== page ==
More than 1,000 votes were cast this year for the Long Island’s Best 2023 Visitors Choice Awards, by guests visiting the Museum in person as well as online.
The Museum is pleased to announce the following winners: Vazira Khakimova, Grade 12, Hicksville High School, won the Vistors Choice Award voted by Museum guests; and Abigail Montes, Grade 12, Division Avenue High School, won the Virtual Visitors Choice Award through online voting. Congratulations to both artists on this incredible achievement and thank you to everyone who voted!
Vazira Khakimova‘s two-sided acrylic work, All is gone was inspired by Brianna L. Hernández Baurichter’s Anticipatory/Después – Esperate from the Long Island Biennial 2022. “The artist illustrates the passage of time while emphasizing the inevitability of the situation in the image. It’s clear the main figure’s condition isn’t improving regardless of the amount of flowers she receives with well wishes for her to get better,” explained Vazira. “For my piece, I wanted to portray a similar paradox. I stretched a canvas on both sides of a stretcher to create a double sided look, and used a mirror so the other side could be viewed. I want the viewer to experience and understand the inevitable passage of time just like in Baurichter’s work…The mirror serves as a way to reflect and reminisce about a happier time. ”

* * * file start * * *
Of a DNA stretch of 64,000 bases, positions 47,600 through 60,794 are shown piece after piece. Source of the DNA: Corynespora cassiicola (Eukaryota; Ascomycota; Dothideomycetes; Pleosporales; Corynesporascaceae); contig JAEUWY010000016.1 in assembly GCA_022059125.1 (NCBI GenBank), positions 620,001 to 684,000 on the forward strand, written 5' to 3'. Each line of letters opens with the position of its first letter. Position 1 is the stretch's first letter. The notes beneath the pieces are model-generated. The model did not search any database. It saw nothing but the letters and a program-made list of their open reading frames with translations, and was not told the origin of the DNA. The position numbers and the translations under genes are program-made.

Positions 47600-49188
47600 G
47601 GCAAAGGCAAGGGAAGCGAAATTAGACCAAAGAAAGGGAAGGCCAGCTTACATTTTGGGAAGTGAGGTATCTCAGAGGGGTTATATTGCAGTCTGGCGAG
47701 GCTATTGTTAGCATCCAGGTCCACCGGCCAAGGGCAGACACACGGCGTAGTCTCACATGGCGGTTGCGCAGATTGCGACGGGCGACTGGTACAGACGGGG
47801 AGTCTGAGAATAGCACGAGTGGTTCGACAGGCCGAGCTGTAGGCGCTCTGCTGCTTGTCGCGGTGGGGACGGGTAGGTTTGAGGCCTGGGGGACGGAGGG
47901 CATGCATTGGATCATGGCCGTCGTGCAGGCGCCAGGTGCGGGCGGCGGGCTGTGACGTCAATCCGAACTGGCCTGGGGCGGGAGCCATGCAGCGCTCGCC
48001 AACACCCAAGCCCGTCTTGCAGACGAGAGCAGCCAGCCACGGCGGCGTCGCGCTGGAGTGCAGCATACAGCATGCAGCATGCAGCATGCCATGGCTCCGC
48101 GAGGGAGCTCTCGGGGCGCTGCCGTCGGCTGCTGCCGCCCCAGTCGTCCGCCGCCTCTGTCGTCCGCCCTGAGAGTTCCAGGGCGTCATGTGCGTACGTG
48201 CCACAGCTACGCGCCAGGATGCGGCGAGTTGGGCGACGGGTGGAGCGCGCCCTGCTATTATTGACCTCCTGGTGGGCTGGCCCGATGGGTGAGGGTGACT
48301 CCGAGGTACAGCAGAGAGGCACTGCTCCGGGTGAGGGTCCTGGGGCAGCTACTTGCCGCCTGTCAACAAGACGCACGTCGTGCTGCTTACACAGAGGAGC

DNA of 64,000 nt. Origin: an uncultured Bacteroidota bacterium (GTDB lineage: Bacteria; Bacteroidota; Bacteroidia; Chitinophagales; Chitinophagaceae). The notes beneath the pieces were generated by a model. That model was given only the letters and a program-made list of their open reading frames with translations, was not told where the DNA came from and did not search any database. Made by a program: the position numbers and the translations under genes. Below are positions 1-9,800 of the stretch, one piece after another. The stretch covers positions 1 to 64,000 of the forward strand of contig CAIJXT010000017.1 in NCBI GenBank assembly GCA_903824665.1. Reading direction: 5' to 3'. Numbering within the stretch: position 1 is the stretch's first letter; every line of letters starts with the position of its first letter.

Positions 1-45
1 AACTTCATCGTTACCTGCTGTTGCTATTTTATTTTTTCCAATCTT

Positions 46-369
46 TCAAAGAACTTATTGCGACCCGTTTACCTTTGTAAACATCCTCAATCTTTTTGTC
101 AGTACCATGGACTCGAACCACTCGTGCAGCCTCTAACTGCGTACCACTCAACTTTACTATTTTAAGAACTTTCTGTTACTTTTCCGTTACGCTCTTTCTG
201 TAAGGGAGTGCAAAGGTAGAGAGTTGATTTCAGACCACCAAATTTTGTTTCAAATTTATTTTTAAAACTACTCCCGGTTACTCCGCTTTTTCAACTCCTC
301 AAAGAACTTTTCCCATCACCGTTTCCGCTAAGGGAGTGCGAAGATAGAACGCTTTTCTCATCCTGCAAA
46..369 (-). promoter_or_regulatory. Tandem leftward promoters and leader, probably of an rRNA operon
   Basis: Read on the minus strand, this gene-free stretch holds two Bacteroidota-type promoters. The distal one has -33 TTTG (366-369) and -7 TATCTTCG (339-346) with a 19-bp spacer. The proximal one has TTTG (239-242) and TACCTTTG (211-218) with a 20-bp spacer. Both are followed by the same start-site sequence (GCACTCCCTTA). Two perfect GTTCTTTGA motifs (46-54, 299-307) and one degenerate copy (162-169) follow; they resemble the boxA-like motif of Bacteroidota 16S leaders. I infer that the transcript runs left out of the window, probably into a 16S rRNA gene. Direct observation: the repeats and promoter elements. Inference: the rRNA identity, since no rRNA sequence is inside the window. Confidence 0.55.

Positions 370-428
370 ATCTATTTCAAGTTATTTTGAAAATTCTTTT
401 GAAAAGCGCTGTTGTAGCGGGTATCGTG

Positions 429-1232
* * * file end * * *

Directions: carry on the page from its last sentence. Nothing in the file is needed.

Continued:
Abigail Montes work, Tindahan sa Little Manila, Woodside, was inspired by William Low, Sammis Street Sycamores, from the Long Island Biennial 2022. “Low takes the feeling of walking in the suburbs during a peaceful afternoon and encapsulates that familiarity with neutral tones and textured brush strokes. Growing up as a Filipino-American, I often felt disconnected with my culture living in a majority-white community. Woodside, Queens was the closest thing to the Philippines and made me more familiar with who I was. Instead of trees that shaded my walks to the Filipino grocery store, I had the tall buildings filled with chismosa titas and laughing titos. In contrast to Low’s work, I used bright saturated colors and short thin strokes to represent the movement and noises of the city. Using a canvas board provided another texture, capturing the bustling and roughness of walking under the train overpasses that rumbled the streets,” said Montes.